How are Cruise Lines Adapting to COVID-19?
As the cruise industry begins to reopen, cruise lines now face the challenge of adapting their processes to fit our new reality. With health and hygiene at the forefront of these new processes, how are cruise lines offering passengers a holiday feel while ensuring their safety?
Want to learn more about cruising in 2021? Read Stella’s Testing the Waters: a first-hand post-COVID cruise experience
Port & embarkation
For cruisegoers, the holiday experience begins from the moment they enter the terminal prior to boarding. That’s why the embarking process must be made as seamless as possible while incorporating a holiday feel. However, from vaccination passports and negative COVID-19 tests to travel insurance and health questionnaires, passengers are now faced with more paperwork than ever before.
Staggered boarding times and the introduction of new technologies and processes are just some of the ways cruise lines are handling this new challenge. Royal Caribbean has developed a new app to assist their passengers with embarkation. The Royal Caribbean International app gives passengers the ability to scan their passport, take their security photo and select their arrival slot ahead of time for a frictionless boarding process. This has reportedly cut down check in times to just 10 minutes.
The muster drill made simple
Once a lengthy chore, the muster drill has undergone a digital transformation. This has made the process more efficient for guests and staff alike. Royal Caribbean’s Muster 2.0 programme recently debuted on their 2021 cruises. This technology means guests can complete the drill in their own time via the Royal Caribbean app or stateroom TV. Then, before departing, guests must visit their assembly station to verify with crew that they have seen the video. On MSC Cruises, there is a similar procedure in place. Here, guests phone an automated number after watching the video for confirmation. Then, they visit their muster station to have their cruise card scanned.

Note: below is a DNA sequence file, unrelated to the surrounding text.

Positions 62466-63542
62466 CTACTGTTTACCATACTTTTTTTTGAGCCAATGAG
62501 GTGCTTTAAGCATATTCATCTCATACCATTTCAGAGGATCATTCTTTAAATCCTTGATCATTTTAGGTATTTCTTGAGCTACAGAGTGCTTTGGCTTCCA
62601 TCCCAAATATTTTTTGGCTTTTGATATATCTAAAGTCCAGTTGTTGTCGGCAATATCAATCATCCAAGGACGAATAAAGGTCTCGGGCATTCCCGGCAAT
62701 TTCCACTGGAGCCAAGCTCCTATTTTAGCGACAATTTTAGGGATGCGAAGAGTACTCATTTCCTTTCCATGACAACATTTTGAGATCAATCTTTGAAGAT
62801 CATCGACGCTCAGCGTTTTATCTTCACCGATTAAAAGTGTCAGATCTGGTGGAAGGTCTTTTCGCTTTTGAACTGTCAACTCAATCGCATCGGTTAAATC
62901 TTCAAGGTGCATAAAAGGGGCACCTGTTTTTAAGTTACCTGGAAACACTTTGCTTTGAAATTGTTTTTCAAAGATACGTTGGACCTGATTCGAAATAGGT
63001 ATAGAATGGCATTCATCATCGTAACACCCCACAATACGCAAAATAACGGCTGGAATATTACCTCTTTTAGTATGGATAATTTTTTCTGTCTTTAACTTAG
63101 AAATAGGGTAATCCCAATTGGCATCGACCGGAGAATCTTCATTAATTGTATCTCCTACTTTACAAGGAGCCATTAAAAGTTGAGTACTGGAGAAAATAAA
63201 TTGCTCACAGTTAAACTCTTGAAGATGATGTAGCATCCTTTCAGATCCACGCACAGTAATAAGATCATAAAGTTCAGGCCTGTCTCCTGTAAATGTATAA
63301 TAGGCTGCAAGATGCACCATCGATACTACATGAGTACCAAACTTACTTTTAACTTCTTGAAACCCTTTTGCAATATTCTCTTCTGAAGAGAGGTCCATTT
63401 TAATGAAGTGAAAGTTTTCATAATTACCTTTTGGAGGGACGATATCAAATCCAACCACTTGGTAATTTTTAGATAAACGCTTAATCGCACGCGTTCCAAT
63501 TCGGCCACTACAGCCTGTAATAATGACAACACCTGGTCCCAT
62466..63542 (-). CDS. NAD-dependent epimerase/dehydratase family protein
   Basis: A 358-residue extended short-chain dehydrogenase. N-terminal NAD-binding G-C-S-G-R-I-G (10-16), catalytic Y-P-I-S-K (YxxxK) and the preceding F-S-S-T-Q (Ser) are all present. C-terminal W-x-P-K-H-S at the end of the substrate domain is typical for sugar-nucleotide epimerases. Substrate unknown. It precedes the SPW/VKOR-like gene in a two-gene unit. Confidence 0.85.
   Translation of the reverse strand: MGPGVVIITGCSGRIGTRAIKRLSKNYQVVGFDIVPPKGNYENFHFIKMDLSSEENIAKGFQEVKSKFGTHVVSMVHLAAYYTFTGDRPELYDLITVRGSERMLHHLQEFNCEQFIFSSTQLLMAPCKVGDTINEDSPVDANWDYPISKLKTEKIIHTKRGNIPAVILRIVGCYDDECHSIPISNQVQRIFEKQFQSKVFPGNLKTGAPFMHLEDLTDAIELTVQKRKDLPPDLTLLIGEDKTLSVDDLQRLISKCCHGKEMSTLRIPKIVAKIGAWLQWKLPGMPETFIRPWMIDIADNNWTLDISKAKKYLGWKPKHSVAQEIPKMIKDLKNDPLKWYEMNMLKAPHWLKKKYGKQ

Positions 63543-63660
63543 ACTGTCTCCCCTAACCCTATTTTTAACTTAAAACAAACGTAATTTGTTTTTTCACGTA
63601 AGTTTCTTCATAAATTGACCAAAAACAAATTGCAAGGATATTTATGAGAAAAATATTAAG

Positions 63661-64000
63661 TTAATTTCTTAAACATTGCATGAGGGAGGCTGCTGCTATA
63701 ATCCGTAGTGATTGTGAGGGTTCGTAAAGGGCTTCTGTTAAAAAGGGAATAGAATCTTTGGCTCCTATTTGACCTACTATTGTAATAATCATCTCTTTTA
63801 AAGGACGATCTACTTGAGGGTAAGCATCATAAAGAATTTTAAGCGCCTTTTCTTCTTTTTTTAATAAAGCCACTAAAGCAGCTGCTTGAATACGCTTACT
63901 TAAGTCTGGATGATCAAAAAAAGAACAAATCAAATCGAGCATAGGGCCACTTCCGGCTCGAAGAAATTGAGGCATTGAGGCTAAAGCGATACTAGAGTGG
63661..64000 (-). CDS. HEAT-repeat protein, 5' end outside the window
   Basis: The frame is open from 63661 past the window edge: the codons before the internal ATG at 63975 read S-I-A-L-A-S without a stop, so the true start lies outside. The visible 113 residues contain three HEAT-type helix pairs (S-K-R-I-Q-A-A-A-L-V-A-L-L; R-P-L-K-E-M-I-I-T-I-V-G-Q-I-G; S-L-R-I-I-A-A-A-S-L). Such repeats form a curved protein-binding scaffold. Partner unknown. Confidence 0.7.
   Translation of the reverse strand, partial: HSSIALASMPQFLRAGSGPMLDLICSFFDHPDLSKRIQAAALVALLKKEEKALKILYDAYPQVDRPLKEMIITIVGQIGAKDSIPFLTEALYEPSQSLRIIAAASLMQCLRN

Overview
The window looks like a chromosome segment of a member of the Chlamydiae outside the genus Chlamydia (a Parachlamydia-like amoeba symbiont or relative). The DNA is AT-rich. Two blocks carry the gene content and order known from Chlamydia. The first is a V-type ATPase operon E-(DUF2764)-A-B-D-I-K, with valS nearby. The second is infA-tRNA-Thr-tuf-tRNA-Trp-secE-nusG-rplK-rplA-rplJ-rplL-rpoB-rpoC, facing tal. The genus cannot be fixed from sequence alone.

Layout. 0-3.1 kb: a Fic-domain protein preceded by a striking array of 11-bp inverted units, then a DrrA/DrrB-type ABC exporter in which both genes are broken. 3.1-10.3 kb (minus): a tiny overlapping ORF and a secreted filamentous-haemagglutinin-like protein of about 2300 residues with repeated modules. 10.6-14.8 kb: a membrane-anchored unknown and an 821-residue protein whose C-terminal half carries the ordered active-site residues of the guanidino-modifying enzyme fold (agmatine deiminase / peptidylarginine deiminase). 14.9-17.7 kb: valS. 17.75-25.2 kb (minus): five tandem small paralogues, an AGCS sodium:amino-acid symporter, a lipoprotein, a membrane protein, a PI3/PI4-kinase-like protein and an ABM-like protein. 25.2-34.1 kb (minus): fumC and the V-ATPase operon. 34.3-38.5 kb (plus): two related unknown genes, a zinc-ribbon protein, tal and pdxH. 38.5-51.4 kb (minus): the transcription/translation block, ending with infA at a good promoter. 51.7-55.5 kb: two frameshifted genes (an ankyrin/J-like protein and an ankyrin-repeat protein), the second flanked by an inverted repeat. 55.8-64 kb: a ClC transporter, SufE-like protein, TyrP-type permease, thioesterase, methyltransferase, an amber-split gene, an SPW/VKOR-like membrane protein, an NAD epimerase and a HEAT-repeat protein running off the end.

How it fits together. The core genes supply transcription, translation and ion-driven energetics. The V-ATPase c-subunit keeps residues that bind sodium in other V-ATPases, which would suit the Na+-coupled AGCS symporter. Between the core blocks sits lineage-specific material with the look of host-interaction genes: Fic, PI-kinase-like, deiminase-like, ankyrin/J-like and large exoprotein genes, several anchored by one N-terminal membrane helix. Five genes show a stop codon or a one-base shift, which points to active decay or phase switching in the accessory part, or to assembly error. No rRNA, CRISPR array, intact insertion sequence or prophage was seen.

Onboard tracing systems
While it is vital to monitor guest behaviour to prevent outbreaks, this must be done so without compromising guest experience. Celebrity Cruises and Royal Caribbean have implemented camera enhancements on board that allow existing surveillance to detect passenger activity using facial recognition technology. This works by utilising security photos taken prior to boarding.
Another way cruise lines have adapted for tracking and tracing their passengers includes wearables, such as Carnival Corporation’s OceanMedallion. These small metal discs can be worn around the wrist, as a necklace, or carried in a pocket or bag. They can be used to open the guest’s cabin door, check in and out and make onboard purchases. In 2021, these non-intrusive wearables are also being used for contact tracing.
One of the biggest reasons people cruise is to visit new locations, and new measures mean passengers can still enjoy offshore excursions. Many cruise lines, including P&O Cruises, are exclusively offering “staycation” cruises. They have also introduced ‘bubble tours’, where passengers may only travel ashore within a range of organised and vetted shore experiences. On Carnival Cruises, unvaccinated guests face limitations for offshore excursions, while vaccinated guests can explore the ports freely. Carnival Cruises itineraries also include visits to their private islands Half Moon Cay and Princess Cays. Once there, passengers can enjoy an unlimited, worry-free exploration.
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